Scrap demand is likely to increase in Sep-Nov period as mills want to recover losses incurred during lockdown months and stock up inventories until December, which is followed by a seasonal lull period. Pent up demand for SS is playing its fair role in the market and the festive season is likely to boost demand for SS end products. Scrap demand is expected to move upwards from the current stable demand until December.
Market participants speculate that market may fall after December and pick up post-March next year as Dec-Feb is a holiday season and the Chinese New Year begins which will push demand lower and pull prices down.
Consumption is ‘limping’ back and there is good movement in the market on the back of improved production capacities at Indian mills. Recovery is better now for scrap as August was a good month in terms of demand as reflected by prices rallying. Migrant labourers are returning, supply chains are healing. Indian buyers are in a quest to procure cheaper and good quality material as prices are rising which is also an indicator of strong demand. Banks, traders, producers are all in a phase where they are trying to reclaim the opportunity losses borne in the past five months due to COVID-19. This is escalating growth in the industry and mending the economy slowly.
Scrap prices in September third week were too high and most mills are opting to wait for prices to fall as they have enough inventories stocked already. Nickel prices were projected to rise and therefore mills booked healthy quantities of scrap to secure their margins. Prices are very high entering September which resulted in squeezed margins for stainless steel mills and as a result many companies cut down consumption of raw materials until prices become feasible.
The Davis Index for ss 304 (18-8) solids on Tuesday settled at $1,313/mt cfr India port and the index for Taiwan settled at $1,270/mt cfr Taiwan port. Prices are expected to move up in both India and Taiwan according to some traders.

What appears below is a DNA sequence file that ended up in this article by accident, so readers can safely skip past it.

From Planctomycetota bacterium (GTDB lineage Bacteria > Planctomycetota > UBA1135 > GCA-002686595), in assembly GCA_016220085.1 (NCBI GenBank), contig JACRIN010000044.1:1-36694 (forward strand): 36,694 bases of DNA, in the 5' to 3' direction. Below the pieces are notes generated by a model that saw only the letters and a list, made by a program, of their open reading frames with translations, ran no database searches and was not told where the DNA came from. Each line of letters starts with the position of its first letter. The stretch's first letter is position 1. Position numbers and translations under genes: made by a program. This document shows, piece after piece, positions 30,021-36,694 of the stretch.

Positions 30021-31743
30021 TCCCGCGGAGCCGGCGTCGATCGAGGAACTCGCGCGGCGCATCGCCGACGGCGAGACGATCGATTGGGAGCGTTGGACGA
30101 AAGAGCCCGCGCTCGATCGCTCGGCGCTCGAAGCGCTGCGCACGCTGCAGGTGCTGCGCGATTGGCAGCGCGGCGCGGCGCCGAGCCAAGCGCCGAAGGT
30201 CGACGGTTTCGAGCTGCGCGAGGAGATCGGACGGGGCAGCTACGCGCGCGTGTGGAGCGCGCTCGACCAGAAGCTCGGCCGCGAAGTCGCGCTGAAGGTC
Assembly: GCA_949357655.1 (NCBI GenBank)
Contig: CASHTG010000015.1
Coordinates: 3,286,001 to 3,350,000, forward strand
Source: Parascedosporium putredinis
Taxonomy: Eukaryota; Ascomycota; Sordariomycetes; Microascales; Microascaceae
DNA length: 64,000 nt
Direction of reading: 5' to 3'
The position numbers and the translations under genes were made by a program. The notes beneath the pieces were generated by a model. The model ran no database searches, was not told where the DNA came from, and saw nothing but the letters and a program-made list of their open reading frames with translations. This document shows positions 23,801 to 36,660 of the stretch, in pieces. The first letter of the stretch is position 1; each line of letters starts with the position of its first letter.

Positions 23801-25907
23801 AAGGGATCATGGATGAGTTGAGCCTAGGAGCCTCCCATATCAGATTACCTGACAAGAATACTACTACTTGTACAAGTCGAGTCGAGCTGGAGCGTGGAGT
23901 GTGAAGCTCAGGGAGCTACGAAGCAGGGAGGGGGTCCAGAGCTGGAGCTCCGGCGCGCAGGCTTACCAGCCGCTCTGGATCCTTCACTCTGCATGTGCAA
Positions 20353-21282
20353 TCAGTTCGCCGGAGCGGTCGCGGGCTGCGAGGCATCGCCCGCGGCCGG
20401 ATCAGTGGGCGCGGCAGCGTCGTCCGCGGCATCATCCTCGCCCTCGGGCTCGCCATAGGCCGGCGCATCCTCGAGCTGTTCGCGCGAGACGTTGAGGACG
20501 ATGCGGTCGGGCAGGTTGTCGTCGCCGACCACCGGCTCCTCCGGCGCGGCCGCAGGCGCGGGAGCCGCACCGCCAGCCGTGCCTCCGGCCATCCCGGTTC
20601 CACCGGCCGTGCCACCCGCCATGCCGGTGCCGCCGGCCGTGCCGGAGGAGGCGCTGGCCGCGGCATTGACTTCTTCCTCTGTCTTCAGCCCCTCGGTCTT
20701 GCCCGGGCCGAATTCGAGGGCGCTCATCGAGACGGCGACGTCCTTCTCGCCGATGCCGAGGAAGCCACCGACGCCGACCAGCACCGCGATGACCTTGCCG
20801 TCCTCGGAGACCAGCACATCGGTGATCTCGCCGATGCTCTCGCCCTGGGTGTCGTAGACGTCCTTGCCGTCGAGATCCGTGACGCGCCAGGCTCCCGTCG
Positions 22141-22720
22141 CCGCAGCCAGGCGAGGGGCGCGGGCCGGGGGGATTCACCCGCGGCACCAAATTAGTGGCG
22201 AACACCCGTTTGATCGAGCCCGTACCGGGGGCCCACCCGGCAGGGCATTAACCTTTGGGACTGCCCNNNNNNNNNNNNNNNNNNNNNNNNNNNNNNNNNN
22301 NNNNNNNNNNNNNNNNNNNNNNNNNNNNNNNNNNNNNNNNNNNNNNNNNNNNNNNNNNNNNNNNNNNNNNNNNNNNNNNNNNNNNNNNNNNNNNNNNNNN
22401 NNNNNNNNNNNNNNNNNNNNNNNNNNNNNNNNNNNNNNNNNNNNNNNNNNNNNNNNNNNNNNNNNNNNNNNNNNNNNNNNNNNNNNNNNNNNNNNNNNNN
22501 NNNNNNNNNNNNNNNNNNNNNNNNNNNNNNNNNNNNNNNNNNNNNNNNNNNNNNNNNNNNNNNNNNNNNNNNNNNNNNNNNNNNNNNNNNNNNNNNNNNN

Prices of ss 316 solids were on an uptrend since end of July when Davis Index settled at $1,791/mt cfr India port and until Sep 15 grew upto $1,900/mt cfr India port which is almost 10pc up in a period of approximately 2 months. On Sep 22, prices fell to $1,846/mt cfr India port. LME Nickel is also on a downtrend which can influence scrap prices to decline. In a month, LME nickel official three-month contract is down almost $500/mt and settled at $14,414/mt on Sep 23.
LME nickel seasonally declines in December which will result in lower scrap rates but the market would witness a lull period and would only begin its climb post-February. In the Dec-Jan period, Viraj Profile’s activities are low to almost closed, this directly pressures scrap demand in India.
Indian mills are expanding capacities and domestic market is reaching to a self-sustainable stage, shares traders. It might also be possible that mills would continue production even in the seasonal lull period as almost a quarter of production was lost due to COVID-19 lockdowns.
Several Chinese companies have chosen to not shut down their production for maintenance and care period in September. Mills continued production to make up for losses faced in the beginning of the year and to meet pent-up market demand.
Prices of stainless-steel scrap remain supported by high demand from Far East nations. The Taiwanese market is ripe for stainless steel and so are South Korean markets. Economies in the Far East are reviving. Taiwan and South Korea are main consumers of 304 ad 316 series while India’s consumption is far less compared to them.